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Journal of Pediatric Endocrinology and Metabolism

Editor-in-Chief: Kiess, Wieland

Editorial Board Member: Darendeliler, Feyza / Gustafsson, Jan / Luo, Feihong / Mericq, Veronica / Lanes M. D., Roberto / Battelino, Tadej / Buyukgebiz, Atilla / Cassorla, Fernando / Chrousos, George P. / Cutfield, Wayne / Fideleff, Hugo L. / Hershkovitz, Eli / LaFranchi, Stephen H. / Mohn, Angelika / Root, Allen W. / Rosenfeld, Ron G. / Wabitsch, Martin / Werther, George / Zadik, Zvi

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Plasma ceramides are elevated in female children and adolescents with type 2 diabetes

1 / Allison B. Goldfine2 / William L. Holland3 / Ruth Gordillo3 / Philipp E. Scherer3

1University of Texas Southwestern, Pediatrics, 5323 Harry Hines Blvd., Dallas, TX 75390-9063, USA

2Harvard Medical School and Joslin Diabetes Center, Boston, MA, USA

3University of Texas Southwestern, Touchstone Diabetes Center, Dallas, TX, USA

Corresponding author: Ximena Lopez, University of Texas Southwestern, Pediatrics, 5323 Harry Hines Blvd., Dallas, TX 75390-9063, USA, Phone: +1-214-648-3501, Fax: +1-213-456-2940, E-mail:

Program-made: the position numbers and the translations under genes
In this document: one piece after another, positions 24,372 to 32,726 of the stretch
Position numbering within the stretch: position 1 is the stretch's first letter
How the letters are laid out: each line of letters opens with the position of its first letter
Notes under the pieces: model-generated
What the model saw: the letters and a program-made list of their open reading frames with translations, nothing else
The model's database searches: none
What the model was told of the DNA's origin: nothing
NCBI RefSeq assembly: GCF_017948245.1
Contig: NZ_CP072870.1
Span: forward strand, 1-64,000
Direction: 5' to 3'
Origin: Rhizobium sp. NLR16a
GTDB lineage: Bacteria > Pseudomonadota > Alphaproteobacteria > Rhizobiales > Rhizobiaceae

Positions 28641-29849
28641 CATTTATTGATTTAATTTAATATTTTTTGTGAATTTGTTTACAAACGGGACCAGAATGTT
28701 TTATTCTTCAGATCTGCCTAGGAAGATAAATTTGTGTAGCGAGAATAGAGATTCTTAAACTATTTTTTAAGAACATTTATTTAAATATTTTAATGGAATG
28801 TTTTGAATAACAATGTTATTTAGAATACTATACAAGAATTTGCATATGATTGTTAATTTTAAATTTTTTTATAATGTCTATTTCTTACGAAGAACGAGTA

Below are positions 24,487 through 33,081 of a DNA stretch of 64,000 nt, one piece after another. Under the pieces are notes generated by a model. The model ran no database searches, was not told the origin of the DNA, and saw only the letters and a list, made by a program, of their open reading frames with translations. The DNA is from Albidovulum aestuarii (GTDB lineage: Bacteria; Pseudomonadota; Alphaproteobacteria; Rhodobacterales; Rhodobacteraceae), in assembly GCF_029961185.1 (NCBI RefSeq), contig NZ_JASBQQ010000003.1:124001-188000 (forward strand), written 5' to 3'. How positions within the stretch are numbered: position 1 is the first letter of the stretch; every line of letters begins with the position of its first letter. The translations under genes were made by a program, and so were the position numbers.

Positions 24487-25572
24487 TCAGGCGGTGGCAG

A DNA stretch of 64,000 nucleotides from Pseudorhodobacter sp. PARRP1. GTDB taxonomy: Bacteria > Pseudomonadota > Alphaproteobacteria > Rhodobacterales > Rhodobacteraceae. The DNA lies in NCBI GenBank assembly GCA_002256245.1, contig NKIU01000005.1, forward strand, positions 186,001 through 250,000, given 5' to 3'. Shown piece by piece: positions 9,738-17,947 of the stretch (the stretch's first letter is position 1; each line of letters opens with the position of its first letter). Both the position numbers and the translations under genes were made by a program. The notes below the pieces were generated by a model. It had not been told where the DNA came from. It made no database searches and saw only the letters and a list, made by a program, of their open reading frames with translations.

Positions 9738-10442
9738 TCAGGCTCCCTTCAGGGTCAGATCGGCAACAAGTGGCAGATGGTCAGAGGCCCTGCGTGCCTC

Citation Information: Journal of Pediatric Endocrinology and Metabolism. Volume 26, Issue 9-10, Pages 995–998, ISSN (Online) 2191-0251, ISSN (Print) 0334-018X, DOI: 10.1515/jpem-2012-0407, April 2013

Publication History

Received:
2012-12-17
Accepted:
2013-02-18
Published Online:
2013-04-24

Abstract

Accumulation of ceramides within tissues induces insulin resistance. Moreover, adiponectin exerts its beneficial metabolic effects at least partially through ceramide catabolism. We hypothesized that specific plasma ceramide subspecies are elevated in obese children and adolescents with type 2 diabetes (T2D), and that they inversely correlate with adiponectin and measures of insulin sensitivity. This was a cross-sectional study. Participants included 14 obese female subjects with T2D, ages 10–17, and 14 lean healthy controls of the same age and gender. Fasting plasma ceramide subspecies were measured by quantitative tandem mass spectrometry. Subjects with T2D had higher concentrations of C22:0 and C20:0 ceramides, with a 2-fold increase in C18:0 ceramide and C24:1 dihydroceramide (p<0.05). C22:0, C20:0 and C18:0 ceramide correlated with decreased adiponectin concentrations, increased HOMA-IR, BMI Z-score, triglyceride and fasting blood glucose concentrations (p<0.05). Plasma levels of C18:0, C20:0 and C22:0 ceramide, as well as C24:1 dihydroceramide, were elevated in obese female children and adolescents with T2D. This may be a reflection of tissue insulin resistance and could be a result of low adiponectin levels.

Keywords: adolescents; ceramides; children; insulin resistance; obesity; type 2 diabetes

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